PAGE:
SolNet owed millions by Telemedia

Telecommunications software provider Telemedia's collapse has had flow-on effects with a number of companies, not least of which is SolNet, the local distributor and integrator for Sun Microsystem products.

Telecommunications software provider Telemedia's collapse has had flow-on effects with a number of companies, including SolNet, the local distributor and integrator for Sun Microsystem products.

Telemedia collapsed earlier this year owing $A13 million and still waiting to receive millions from its own debtors. The company, once valued at $A700 million, had decided to move its head office from Sydney to the US and had appointed two new board directors to help with the change in market emphasis when the end came.

Now it seems that SolNet is still owed several million dollars for its equipment bought when Telemedia company was running hot.

Although he won't confirm the exact figure, SolNet managing director Mark Botherway says the number is significant compared with SolNet's other debtors who are considered minor.

"They owe in the tens of thousands and it's not too much of a problem, but this one is significant." Botherway confirms the debtor owes "in the vicinity of, but less than" $6 million.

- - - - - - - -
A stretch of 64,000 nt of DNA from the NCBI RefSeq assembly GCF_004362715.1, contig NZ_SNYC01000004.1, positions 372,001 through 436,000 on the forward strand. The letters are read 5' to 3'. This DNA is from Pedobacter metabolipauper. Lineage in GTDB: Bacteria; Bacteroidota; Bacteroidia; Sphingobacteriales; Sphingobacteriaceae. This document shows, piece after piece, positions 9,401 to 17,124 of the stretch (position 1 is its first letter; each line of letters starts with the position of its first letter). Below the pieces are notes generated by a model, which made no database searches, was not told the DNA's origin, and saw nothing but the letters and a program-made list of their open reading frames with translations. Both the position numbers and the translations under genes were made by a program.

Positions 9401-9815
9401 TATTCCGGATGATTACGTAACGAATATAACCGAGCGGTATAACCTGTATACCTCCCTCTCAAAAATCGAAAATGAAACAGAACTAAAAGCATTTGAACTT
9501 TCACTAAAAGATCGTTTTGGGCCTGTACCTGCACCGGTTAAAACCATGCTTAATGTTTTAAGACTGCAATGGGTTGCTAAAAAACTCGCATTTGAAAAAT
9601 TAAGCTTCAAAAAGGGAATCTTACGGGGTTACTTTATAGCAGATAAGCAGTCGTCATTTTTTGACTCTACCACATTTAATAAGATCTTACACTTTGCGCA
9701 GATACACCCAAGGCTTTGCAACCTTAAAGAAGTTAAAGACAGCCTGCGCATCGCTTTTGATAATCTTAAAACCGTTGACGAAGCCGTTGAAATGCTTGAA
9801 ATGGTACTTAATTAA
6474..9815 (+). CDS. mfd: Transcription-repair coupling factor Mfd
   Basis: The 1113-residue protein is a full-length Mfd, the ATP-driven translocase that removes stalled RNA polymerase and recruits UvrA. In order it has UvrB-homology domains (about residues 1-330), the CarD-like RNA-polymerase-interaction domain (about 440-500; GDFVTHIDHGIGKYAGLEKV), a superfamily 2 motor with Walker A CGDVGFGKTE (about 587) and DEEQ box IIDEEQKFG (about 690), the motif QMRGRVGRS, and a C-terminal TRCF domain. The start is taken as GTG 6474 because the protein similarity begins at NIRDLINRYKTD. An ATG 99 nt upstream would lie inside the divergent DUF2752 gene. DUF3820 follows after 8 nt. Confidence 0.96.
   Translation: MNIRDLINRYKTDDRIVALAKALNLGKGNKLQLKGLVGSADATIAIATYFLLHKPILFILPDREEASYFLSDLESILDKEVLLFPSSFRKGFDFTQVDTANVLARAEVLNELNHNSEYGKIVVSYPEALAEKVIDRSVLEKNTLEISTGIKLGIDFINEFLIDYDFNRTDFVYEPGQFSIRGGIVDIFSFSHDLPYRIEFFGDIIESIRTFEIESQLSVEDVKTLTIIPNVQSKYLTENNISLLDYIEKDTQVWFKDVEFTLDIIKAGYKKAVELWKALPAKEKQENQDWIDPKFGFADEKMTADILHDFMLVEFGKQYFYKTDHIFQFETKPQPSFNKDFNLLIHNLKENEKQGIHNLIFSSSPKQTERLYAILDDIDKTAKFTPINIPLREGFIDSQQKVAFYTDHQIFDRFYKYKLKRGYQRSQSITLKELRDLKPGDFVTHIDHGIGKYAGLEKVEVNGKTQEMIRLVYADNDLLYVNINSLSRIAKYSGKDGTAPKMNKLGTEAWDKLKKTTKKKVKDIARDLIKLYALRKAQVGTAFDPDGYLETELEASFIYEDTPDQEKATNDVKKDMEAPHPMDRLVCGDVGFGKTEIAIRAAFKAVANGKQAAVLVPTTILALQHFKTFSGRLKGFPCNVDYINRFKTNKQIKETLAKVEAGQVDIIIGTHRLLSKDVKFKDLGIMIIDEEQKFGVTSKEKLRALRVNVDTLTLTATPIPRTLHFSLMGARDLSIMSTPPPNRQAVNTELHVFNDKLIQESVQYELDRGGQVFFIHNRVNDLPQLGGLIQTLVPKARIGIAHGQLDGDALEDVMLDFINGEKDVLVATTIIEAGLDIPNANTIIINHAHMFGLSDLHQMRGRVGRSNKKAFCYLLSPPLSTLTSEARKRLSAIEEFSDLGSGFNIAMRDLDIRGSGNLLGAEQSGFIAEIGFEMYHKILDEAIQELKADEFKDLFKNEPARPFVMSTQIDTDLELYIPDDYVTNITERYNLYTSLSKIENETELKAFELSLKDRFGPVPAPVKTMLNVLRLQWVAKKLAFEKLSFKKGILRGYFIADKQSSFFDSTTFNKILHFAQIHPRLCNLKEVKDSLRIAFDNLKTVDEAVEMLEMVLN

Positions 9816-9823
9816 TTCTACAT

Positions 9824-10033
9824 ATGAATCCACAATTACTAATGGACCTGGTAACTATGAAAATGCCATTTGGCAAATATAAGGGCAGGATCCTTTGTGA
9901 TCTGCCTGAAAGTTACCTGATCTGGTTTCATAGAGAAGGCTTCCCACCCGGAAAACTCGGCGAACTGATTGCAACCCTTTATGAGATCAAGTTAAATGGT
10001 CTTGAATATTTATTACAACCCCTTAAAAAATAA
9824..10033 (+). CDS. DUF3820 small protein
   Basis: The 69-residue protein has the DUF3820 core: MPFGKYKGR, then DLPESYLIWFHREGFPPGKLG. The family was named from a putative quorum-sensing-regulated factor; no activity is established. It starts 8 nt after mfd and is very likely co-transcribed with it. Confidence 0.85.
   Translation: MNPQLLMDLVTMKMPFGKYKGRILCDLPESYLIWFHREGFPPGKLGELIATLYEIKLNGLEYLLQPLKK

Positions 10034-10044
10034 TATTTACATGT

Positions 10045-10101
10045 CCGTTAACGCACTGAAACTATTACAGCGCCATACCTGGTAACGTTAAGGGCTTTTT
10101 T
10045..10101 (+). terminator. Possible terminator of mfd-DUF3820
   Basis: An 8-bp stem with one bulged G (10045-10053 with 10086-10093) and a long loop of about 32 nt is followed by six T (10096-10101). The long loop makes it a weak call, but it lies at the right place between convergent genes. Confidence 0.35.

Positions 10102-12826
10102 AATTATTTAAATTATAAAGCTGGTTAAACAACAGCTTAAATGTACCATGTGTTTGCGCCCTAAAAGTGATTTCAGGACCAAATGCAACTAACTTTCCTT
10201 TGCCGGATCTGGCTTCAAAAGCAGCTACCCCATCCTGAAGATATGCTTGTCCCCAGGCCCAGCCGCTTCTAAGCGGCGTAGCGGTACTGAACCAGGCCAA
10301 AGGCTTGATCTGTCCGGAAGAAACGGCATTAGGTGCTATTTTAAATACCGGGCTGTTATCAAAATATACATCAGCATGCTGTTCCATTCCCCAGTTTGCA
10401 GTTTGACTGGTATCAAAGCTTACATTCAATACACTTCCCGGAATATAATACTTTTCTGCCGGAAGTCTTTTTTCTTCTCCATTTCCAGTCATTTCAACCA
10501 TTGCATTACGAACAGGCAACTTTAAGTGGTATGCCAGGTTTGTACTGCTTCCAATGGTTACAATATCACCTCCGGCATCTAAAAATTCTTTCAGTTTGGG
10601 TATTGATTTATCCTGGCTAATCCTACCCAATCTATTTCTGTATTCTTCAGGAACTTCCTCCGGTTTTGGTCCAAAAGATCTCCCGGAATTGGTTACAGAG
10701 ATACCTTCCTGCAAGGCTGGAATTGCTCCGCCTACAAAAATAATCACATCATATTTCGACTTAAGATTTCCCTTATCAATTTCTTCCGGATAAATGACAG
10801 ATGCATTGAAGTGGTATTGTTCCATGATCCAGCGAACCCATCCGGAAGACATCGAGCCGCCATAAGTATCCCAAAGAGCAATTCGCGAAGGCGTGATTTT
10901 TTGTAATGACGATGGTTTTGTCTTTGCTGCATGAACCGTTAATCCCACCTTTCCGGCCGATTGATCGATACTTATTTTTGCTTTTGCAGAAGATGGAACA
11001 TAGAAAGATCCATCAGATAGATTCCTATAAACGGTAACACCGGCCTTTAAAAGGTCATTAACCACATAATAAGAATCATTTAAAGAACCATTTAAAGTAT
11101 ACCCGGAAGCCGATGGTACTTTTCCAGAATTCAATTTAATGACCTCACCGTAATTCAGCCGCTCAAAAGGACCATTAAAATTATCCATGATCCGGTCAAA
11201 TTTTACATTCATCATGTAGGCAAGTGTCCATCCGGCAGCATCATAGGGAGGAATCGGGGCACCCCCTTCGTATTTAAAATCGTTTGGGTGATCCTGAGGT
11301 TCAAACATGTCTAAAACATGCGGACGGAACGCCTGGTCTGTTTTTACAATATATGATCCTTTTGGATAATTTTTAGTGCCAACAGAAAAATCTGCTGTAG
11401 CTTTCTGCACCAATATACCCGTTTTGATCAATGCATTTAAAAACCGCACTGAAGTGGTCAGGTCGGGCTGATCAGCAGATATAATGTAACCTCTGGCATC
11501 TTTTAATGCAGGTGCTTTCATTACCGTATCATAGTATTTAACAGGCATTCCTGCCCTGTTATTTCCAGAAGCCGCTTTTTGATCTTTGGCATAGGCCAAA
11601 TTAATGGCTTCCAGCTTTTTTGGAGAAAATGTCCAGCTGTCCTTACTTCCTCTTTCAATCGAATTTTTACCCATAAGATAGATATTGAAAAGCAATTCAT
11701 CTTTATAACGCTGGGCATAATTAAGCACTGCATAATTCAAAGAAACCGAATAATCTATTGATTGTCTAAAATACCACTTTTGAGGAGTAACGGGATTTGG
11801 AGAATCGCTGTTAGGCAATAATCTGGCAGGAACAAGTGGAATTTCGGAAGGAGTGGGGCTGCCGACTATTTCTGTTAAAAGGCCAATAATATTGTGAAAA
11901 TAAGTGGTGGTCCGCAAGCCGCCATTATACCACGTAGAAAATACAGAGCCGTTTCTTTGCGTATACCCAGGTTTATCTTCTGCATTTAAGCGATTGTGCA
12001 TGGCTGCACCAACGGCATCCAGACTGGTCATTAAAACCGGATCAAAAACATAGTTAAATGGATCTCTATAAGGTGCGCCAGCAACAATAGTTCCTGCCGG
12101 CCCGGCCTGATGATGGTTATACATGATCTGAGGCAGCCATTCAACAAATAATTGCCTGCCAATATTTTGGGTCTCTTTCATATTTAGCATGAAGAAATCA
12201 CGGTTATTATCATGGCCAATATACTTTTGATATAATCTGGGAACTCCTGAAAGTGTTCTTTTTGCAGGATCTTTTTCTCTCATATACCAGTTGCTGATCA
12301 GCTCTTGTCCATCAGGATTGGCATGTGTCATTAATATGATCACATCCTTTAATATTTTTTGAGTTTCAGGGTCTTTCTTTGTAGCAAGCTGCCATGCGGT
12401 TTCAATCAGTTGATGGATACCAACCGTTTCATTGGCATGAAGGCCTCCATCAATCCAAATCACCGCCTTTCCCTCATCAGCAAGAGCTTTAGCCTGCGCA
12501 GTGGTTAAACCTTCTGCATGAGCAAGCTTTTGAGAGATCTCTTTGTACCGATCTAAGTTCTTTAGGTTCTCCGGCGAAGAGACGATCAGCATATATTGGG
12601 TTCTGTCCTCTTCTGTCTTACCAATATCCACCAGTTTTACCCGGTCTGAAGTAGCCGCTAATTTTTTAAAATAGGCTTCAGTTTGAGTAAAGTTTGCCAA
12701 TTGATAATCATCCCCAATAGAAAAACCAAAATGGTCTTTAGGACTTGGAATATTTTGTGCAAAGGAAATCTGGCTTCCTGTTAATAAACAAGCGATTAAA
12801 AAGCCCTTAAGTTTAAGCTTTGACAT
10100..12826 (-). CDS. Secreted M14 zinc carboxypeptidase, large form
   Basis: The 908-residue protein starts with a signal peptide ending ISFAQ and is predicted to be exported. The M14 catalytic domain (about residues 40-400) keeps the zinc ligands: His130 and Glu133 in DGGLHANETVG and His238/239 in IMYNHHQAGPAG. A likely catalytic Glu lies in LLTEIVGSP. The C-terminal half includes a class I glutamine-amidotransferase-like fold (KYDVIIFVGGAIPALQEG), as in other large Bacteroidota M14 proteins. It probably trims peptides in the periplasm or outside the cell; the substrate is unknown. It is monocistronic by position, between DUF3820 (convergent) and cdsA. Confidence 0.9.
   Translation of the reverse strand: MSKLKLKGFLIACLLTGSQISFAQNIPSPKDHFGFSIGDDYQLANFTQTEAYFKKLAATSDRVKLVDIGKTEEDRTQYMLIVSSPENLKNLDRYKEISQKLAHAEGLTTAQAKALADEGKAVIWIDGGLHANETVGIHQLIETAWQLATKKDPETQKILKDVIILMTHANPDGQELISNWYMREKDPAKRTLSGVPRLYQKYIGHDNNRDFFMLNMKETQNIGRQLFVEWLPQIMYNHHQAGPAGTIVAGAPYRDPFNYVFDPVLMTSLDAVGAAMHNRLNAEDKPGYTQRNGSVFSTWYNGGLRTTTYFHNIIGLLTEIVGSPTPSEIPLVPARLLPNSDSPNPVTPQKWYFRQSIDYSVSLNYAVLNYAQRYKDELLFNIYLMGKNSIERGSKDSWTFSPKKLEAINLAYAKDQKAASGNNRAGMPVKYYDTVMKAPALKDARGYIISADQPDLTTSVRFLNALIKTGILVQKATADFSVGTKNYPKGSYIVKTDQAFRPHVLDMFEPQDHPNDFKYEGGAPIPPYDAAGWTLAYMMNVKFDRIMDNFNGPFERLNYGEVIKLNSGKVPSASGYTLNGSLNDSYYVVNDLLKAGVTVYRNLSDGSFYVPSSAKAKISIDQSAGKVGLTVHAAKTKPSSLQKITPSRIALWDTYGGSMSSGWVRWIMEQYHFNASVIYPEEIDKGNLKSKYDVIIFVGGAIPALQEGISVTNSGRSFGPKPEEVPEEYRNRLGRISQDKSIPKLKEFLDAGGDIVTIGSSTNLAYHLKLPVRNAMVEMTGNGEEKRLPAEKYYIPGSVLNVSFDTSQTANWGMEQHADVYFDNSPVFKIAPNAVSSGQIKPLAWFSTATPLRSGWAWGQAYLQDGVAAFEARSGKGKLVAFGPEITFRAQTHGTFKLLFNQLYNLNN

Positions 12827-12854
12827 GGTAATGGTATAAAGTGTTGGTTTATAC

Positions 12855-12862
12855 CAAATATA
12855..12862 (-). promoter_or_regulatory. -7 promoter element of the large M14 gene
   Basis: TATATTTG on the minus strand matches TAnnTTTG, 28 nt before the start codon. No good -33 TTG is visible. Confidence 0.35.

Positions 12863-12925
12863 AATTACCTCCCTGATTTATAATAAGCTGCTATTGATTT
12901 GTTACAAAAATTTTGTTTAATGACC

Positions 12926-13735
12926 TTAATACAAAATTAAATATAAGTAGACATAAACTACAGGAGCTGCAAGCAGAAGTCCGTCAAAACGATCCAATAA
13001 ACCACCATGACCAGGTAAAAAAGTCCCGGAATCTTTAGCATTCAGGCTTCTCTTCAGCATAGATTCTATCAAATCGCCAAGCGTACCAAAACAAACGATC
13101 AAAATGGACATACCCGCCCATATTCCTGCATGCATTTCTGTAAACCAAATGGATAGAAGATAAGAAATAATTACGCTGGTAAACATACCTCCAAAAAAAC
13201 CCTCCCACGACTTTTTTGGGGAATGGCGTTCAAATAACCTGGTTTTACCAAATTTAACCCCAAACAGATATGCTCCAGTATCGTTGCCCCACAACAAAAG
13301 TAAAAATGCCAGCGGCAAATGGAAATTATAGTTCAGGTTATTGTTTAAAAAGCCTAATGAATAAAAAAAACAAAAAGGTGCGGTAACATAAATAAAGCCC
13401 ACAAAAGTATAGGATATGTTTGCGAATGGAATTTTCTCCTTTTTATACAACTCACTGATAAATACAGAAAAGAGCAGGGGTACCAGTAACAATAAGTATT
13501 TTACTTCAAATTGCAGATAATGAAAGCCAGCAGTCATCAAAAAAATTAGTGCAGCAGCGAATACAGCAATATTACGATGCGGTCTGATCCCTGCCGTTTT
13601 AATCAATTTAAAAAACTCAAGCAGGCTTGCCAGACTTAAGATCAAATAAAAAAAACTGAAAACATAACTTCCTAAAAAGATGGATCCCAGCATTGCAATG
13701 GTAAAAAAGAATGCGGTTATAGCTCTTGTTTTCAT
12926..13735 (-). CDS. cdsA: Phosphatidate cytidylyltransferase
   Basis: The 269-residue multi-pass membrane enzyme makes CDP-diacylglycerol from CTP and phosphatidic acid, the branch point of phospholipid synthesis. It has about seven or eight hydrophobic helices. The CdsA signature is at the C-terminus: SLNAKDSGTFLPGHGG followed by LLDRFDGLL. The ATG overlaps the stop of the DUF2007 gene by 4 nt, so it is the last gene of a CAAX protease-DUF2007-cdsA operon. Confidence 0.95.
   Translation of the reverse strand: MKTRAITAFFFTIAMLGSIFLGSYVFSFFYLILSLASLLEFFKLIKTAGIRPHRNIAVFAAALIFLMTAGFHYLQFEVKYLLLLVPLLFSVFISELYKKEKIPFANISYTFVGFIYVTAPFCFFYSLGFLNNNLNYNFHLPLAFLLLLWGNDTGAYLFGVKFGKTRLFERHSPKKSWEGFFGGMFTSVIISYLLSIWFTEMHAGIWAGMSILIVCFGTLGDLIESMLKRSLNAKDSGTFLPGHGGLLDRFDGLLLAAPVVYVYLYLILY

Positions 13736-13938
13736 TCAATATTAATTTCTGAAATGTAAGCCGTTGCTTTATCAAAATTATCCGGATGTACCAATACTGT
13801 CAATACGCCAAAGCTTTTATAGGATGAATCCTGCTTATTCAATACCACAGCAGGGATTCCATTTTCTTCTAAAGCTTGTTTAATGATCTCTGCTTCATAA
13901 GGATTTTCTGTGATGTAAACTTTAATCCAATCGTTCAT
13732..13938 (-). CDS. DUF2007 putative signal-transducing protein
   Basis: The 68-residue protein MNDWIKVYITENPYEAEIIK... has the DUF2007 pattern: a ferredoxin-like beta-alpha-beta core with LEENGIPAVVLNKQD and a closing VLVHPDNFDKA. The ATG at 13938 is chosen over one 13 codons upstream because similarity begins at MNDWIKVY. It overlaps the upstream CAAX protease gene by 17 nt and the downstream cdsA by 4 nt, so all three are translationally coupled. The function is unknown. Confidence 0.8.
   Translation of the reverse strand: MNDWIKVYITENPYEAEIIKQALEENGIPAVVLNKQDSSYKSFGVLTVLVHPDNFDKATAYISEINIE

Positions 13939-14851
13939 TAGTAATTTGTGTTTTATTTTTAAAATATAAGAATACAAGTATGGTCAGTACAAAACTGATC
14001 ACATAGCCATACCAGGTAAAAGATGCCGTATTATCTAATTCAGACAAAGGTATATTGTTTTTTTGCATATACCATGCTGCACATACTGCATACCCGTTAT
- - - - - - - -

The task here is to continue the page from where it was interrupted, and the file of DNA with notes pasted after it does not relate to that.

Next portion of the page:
This is the first time SolNet has been bothered by debtors in its five year history. The company has yet to take ownership of the equipment which is "scattered throughout the world".

A new owner for Telemedia is expected to be announced in the coming weeks.

SolNet is flying high despite Telemedia's collapse, and has posted its first annual revenue figure in excess of $100 million.

"This is an increase of 15% over the last financial year," says Botherway.

SolNet has also recently launched its Australian operation - although Botherway concedes the Australia market is hardly the place to be at the moment.

"It's probably not the best time to launch into Australia however we've done it now and we're there."

He says the Australian subsidiary isn't profitable yet, as it's still carrying start-up costs associated with the launch. "It's not cheap putting 50-odd people into new premises."

However SolNet wasn't expected to make money in its first year of operation.

"Our best case scenario was break even and that didn't happen because of the macro-economic climate there."

Botherway does expect the company to be profitable in the next financial year, however, and says doing business in Australia requires some change in mindset.

"Our local managing director over there has been asked about when they set up their New Zealand subsidiary, which is interesting."

Botherway says most of the employees in both Sydney and Melbourne are Australian rather than imported Kiwis to help with that image.

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